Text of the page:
Maddison spoke openly about the proposed changes that will affect dairy farmers, one being about controlling the own-use importation of veterinary drugs.

“With this regulatory change, food animal producers would no longer be able to import unapproved veterinary drugs for use in their own animals unless the drug has been determined by Health Canada to not pose a risk to public health and food safety.”

Another proposed change involves facilitating access to low-risk veterinary health products as additional health management tools for livestock production.

“The proposed changes would create a new regulatory pathway to allow for the importation and sale of veterinary health products for use in food-producing and companion animals. Under this proposal, producers, veterinarians and animal owners will be able to access new veterinary health products to manage the health of their animals.”

Maddison also mentioned some additional measures that Health Canada will be taking to strengthen Canada’s contribution to battling AMR.

“Health Canada is collaborating with stakeholders to undertake two important measures aimed at promoting the prudent use of medically important antimicrobials in animals, including removing growth promotion claims and production claims from the labels of medically important antimicrobial drugs, and strengthening veterinary oversight of antibiotic use in animals by changing their current non-prescription (over-the-counter) status to prescription.”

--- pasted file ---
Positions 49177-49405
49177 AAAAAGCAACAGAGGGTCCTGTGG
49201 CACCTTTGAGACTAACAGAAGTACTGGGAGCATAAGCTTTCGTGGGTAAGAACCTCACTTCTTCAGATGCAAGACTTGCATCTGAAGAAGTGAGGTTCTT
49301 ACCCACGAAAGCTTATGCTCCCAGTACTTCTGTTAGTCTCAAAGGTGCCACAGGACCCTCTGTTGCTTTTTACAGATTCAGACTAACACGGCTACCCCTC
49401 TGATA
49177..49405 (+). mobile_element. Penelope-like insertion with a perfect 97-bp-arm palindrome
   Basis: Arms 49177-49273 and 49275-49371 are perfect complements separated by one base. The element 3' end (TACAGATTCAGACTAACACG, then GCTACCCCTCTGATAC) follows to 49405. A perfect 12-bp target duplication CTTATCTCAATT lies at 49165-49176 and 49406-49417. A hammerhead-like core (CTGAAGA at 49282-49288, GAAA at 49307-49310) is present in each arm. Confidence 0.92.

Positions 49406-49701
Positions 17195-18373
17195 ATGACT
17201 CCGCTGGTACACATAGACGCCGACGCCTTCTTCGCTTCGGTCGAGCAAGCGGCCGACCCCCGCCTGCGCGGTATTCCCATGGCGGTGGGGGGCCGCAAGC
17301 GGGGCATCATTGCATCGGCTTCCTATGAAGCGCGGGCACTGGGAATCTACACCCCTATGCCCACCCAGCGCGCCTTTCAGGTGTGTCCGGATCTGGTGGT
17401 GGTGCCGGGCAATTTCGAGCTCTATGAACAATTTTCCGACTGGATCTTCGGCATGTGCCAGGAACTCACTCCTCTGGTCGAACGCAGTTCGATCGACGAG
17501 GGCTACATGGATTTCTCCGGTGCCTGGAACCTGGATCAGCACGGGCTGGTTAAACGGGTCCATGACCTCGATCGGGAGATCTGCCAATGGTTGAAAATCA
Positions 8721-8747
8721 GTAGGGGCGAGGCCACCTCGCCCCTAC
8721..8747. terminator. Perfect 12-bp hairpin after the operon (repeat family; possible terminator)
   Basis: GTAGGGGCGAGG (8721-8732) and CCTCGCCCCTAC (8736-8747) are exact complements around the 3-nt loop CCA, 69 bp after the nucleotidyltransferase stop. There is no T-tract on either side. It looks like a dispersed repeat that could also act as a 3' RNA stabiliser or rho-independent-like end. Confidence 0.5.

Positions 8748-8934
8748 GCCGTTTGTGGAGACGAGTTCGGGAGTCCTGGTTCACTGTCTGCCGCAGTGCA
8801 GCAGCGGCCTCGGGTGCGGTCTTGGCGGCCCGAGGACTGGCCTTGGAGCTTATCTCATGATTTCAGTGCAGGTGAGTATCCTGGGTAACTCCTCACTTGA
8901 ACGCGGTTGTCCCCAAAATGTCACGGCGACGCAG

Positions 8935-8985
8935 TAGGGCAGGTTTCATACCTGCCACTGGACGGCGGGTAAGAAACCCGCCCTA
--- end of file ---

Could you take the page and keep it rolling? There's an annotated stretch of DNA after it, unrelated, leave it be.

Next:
Fighting AMR is a collaborative effort between veterinarians and the producers they work with. Maddison said the government is relying on veterinarians to spearhead this initiative.

“Health Canada considers having appropriate veterinary oversight to be a key measure towards promoting the prudent use of antimicrobials and minimizing the development and spread of antimicrobial resistance."

"Veterinarians who prescribe for animals under their care possess the scientific and clinical training to assess the health of animals, diagnose disease conditions, determine the need for antibiotic treatment and choose the most appropriate course of treatment.”

AMR is a global issue that affects us all. Working closely with your veterinarian and being smart about how and when you use antibiotics on your farm will help support the fight.  end mark

PHOTO: Health Canada and the Public Health Agency of Canada has a strong interest in preventing antimicrobial resistance. Staff photo. 

Jess Campbell
  • Jess Campbell

  • Freelance writer
  • Strathroy, Ontario